Saving the earth
It is supposed to be spring in Canada.
Well, that’s officially according to the calendar.
But if you live in Toronto, as you step outside your house early in the morning, you may think it is still winter, even as we get ready to welcome the month of May 2020.
While there may not be snow n the ground, wintry winds still prevail.
It’s climate change, some say, as if those two words explain everything.
Yesterday, as Canada, the countries of the Caribbean and indeed more than a hundred more on our planet observed the 50th anniversary of earth day, we were reminded of the devastating effects of climate change.
For the first time this year, the message of Earth Day 2020 went digital with virtual happenings worldwide.
But were we paying attention to the calls to action to deal with problems such as greenhouse gases ? Or are waiting on another global disaster of the magnitude of the COVID-19 pandemic before we take the necessary action?
In an interview earlier this month, Pope Francis said he believed that the COVID-19 outbreak that has ravaged the globe could inspire change.
And he suggested that this is the time “to take the decisive step, to move from using and misusing nature to contemplating it.”
“This crisis is affecting us all, rich and poor alike, and putting a spotlight on hypocrisy,” he remarked.
And Pope Francis said that he is worried, as we should all be, by “the hypocrisy of certain political personalities who speak of facing up to the crisis, of the problem of hunger in the world, but who in the meantime manufacture weapons.”
We have every reason to be worried by such “political personalities ” and we could demonstrate our concerns by the way we vote in elections. Vote them out.
We note, for example, that political parties that promise aggressive action to rein in greenhouse gases are often accused of threatening economic prosperity.
But let us not be fooled by those who put profits before health care or taking care of the poor and the dispossessed.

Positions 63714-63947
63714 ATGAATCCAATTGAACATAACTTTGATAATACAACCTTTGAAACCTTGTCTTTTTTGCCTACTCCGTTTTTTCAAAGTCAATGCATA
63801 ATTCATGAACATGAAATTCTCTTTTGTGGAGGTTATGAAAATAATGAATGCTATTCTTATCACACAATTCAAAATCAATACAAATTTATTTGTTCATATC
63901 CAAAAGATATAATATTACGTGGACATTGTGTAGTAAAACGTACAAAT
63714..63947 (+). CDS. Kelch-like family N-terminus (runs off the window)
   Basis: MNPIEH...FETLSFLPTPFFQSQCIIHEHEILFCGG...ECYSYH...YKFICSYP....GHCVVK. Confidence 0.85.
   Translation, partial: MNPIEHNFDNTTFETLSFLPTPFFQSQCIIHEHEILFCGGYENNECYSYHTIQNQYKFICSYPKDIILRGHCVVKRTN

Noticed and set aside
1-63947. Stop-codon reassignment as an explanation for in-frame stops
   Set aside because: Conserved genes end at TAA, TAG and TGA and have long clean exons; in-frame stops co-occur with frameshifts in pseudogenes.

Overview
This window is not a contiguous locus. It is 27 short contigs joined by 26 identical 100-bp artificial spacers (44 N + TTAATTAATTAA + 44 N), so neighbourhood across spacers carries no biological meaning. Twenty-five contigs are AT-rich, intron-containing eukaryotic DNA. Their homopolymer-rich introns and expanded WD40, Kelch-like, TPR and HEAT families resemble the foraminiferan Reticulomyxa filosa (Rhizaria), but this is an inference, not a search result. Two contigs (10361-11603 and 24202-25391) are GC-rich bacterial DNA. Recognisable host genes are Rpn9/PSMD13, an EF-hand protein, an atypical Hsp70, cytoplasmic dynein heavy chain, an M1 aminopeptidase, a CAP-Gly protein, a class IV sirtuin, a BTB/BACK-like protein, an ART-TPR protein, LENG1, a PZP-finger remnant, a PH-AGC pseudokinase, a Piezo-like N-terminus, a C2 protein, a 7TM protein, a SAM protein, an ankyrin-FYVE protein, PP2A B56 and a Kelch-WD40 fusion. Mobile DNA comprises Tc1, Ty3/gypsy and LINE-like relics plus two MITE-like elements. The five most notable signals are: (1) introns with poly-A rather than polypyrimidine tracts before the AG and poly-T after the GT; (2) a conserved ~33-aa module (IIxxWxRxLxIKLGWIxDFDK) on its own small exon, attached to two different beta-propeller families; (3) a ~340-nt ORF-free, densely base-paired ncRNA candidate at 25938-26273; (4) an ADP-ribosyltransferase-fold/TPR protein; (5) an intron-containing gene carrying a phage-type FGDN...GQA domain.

What does it profit a man if he gains billions of dollars at the expense of global warming which results in rising sea levels?
At a recent conference on climate finance in Ottawa, Timothy Antoine, Governor of the Eastern Caribbean Central Bank , warned that climate crisis is “an existential threat to the Caribbean.”
Antoine pointed out that some Caribbean islands would be under water, if financial resources were not rechanneled to provide more and new climate finance for the region.
Is anyone listening?
Developed countries including Canada and top polluters such as China, the United States, India, Russia, and Japan would be wise to heed the warning.
In Toronto, earlier this year, former United States President Barack Obama, speaking at a forum about the future of work, said governments, businesses and individuals are going to have to play their part in helping to reduce greenhouse gas emissions,
Obama noted that millions of people in the Third World live without basics, so it would be unreasonable to expect them to reject coal-fired electricity that could transform their lives
What the West needs to do, he suggested, is to help the Third World “leapfrog our development models” and come up with systems where they can get electricity and produce enough food without destroying the planet.
“We have to figure out how do we give them the opportunity to enjoy a reasonable standard of living while still preserving the environment,” he added.
Clearly, this is an enormous challenge but the developed countries, including Canada, will have to be prepared to deal with it.
If we can accept the extreme restriction imposed during the current pandemic, then we must be prepared to accept the major economic changes that will be necessary to reduce global warming and save the planet.